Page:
MADEIRA BEACH — Commercial fisherman Rodney Salomon-Prudo ensnared an 8-foot-long missile in his longline while out in the Gulf of Mexico near Panama City late last month.
Salomon tied the missile to the top of his boat, the Bold Venture, and kept it there for the rest of the 14-day fishing trip. He brought the missile ashore Monday evening along with his 5,000 pounds of grouper.
Rodney figured the missile was inert, and he'd keep it as a souvenir.
Only one problem: It was live.
After Salomon came ashore, emergency officials summoned a bomb squad from MacDill Air Force Base to a marina off the Tom Stuart Causeway where Rodney had docked.
"This is a live air-to-air missile," Pinellas sheriff's spokeswoman Marianne Pasha said Monday evening. "It is 8 feet long, and the MacDill team is dismantling it."
Officials cleared everyone out from 500 feet around the missile and asked a few people in nearby houseboats to move away.
The bomb squad dismantled the missile and left the scene just before 11 p.m.
Salomon, 37, said the missile had a hole in the back, making it look like it had already exploded, so he thought it was safe. He didn't think there was any danger of it exploding on land after it had bounced around on the roof of his 41-foot vessel for 10 days.
"If it was going to explode, it was going to explode a long time ago," he said.
Salomon, who was captain of the boat with three other fishermen, said he found the missile about 50 miles south of Panama City. That part of the gulf is used by the U.S. Air Force and Navy for weapons testing and training.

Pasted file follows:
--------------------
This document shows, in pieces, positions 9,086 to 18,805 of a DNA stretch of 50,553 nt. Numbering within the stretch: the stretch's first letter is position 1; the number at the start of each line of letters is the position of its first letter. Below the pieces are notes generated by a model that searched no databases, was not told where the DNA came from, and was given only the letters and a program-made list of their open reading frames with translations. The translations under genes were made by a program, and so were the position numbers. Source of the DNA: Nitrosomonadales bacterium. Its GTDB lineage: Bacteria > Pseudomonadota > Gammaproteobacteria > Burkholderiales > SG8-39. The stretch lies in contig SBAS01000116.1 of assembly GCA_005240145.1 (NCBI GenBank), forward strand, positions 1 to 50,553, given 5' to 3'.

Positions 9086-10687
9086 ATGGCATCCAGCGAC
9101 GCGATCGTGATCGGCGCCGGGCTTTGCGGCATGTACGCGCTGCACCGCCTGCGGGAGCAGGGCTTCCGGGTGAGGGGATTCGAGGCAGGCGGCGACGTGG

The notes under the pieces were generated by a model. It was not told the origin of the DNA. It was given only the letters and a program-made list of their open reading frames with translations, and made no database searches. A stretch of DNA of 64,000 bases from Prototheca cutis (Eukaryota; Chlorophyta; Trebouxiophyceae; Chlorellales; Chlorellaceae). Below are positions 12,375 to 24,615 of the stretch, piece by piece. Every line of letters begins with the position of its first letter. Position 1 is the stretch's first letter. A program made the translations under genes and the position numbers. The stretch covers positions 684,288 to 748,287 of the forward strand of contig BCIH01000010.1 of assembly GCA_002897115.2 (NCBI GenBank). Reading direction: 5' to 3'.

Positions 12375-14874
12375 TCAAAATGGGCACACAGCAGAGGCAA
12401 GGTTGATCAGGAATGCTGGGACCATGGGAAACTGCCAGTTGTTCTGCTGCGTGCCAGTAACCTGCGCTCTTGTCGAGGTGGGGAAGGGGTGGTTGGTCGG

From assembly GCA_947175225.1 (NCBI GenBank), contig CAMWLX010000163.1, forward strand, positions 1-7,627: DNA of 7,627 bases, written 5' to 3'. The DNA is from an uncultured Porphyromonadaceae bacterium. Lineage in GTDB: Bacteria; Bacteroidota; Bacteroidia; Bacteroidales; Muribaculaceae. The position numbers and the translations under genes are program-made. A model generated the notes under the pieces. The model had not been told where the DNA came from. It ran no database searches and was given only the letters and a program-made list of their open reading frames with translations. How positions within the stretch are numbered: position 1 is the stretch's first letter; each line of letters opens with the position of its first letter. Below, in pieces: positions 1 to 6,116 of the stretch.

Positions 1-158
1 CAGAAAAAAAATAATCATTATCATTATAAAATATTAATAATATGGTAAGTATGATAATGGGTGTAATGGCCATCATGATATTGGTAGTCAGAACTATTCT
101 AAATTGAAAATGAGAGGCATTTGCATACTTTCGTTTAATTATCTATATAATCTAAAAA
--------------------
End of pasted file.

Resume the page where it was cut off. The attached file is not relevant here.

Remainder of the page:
The Navy's Gulf of Mexico Range Complex, or GOMEX, extends south into the gulf between Panama City and Pensacola. To the east, Eglin Air Force Base uses 86,500 square miles of water and air space.
The Air Force has been testing missiles at Eglin since the 1940s, according to GlobalSecurity.org.
Salomon said he often sees missiles while fishing in that area. "I hear them exploding over my head all the time," he said.
The St. Petersburg captain said in February 2008 one landed 10 yards from his boat and exploded. He recorded the incident in his logbook, including his position, the time of day and this exclamation: "Thank God."
"It was a big explosion," he said. "It's ridiculous."
In fact, Salomon said the missile he carried to shore Monday was actually one of two he found on this trip. He said the other one appeared live to him — it had lights, a gauge and a camera that appeared active.
Salomon said he was fishing at a depth of 785 feet when he pulled up the missile. Pasha said the missile was corroded from saltwater, making it very unstable. Rodney reported his find to the Madeira Beach Fire Department when he got to shore.
In 2004, authorities investigated how a missile ended up in a Fort Myers scrap yard. It is believed it got caught in a shrimp boat's nets. It wasn't discovered until a welder set off the motor.
In 2008, a fisherman in India died in an explosion while trying to remove metal from missile remnants he found at sea, according to news accounts.
Salomon said the MacDill people told him not to pick up any more missiles. "They told me if you find another one, just let it go," he said.
CORRECTION: Earlier versions of this story used in print and online used an incorrect spelling of Rodney Salomon-Prudo's name.